There's some sour news today for high schoolers who just finished their college applications. According to a new study out of UCLA, only 57.9 percent of today's college freshmen got into their first-choice school, the lowest proportion ever since researchers started asking that question in 1974. The drop from 60.1 percent last year continues a decline that began in 2006.
One of the obvious explanations is applying to college has gotten more competitive, what with acceptance rates dropping every year. (It's a headline we see year after year.) But since John Pryor and his team also found that 76 percent of freshmen had gotten into their first choice, another factor is involved: Money. "When you look at those students, the primary thing that jumps out is cost and financial aid,” Pryor told The New York Times. “These students who were accepted and are not attending are much more likely to say they are not going because they did not get the financial aid they wanted.” And unfortunately even when lower-income families can afford to send their kids to their first choice schools, those money problems are often exacerbated by student loans.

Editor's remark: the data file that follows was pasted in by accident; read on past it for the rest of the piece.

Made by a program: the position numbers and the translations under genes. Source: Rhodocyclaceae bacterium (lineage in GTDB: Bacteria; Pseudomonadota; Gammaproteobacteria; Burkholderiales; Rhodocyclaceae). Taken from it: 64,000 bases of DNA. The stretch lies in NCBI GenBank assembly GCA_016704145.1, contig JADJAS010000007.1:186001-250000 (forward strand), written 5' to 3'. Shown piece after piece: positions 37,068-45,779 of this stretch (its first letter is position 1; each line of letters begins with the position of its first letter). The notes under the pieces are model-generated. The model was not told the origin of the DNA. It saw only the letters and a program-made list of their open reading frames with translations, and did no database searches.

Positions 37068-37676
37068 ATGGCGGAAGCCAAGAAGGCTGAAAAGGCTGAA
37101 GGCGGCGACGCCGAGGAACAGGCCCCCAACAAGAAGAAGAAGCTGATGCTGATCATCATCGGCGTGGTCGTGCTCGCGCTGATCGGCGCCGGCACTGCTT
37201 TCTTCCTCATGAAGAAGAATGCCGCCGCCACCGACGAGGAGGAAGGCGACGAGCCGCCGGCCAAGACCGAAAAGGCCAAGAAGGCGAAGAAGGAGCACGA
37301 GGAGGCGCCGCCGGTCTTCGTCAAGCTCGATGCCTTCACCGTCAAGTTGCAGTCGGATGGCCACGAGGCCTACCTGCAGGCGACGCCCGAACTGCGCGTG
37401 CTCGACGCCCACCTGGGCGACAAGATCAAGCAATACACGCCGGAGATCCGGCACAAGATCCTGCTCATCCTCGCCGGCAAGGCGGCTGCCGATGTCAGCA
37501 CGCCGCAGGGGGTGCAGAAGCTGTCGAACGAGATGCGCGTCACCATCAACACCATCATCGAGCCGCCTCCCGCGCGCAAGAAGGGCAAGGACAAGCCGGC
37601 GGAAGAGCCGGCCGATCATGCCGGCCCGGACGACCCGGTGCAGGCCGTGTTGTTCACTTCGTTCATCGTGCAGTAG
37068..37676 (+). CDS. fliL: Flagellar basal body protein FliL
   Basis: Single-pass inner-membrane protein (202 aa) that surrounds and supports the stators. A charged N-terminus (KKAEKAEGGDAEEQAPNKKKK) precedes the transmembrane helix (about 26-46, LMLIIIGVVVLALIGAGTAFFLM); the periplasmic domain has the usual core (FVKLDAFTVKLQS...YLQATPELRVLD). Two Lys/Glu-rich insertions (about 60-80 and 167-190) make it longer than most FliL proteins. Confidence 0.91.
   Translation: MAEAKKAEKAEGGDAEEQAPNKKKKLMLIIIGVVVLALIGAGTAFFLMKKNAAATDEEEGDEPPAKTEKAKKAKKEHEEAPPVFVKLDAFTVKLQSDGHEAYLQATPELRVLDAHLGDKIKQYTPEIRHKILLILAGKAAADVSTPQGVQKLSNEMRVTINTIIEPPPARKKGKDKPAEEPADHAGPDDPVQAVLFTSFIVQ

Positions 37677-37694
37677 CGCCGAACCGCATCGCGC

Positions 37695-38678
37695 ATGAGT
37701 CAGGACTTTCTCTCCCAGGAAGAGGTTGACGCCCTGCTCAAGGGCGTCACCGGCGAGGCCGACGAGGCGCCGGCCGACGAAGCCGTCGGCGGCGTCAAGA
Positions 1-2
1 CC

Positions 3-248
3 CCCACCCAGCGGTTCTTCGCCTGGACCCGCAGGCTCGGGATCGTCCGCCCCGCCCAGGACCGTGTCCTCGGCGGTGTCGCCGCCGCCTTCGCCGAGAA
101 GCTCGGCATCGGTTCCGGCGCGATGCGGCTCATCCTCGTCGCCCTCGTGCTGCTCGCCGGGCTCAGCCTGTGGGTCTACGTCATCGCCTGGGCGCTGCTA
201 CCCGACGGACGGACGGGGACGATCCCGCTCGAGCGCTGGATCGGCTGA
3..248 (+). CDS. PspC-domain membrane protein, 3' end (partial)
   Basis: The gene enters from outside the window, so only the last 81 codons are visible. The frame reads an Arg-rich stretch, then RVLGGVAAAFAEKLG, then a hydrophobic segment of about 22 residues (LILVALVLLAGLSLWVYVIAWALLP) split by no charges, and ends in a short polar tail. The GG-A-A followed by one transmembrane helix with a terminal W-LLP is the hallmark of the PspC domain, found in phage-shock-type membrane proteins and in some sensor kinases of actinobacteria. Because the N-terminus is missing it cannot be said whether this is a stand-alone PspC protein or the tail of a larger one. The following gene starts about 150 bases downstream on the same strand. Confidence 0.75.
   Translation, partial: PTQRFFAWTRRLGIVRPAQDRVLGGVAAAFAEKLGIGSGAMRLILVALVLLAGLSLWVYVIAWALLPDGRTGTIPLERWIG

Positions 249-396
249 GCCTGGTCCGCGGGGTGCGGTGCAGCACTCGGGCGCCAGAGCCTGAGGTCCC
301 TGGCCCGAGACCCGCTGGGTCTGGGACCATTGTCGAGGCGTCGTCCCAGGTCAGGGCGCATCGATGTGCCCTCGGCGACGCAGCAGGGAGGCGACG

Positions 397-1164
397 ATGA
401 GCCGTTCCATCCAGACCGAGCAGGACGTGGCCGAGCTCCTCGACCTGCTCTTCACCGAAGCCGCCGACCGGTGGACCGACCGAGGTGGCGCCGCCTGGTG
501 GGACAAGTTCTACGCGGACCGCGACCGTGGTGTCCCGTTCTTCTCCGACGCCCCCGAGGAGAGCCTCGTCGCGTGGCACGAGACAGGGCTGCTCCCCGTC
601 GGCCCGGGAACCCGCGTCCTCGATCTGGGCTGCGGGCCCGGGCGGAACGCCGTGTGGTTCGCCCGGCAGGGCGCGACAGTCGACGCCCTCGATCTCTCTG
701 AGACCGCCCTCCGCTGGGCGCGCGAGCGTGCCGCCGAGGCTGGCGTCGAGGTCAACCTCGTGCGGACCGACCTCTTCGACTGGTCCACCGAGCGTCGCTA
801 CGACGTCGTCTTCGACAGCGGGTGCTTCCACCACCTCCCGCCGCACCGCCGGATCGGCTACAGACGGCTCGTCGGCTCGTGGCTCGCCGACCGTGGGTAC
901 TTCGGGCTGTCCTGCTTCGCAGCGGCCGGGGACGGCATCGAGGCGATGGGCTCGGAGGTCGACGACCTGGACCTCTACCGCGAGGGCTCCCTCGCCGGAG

This article is from the archive of our partner The Wire.
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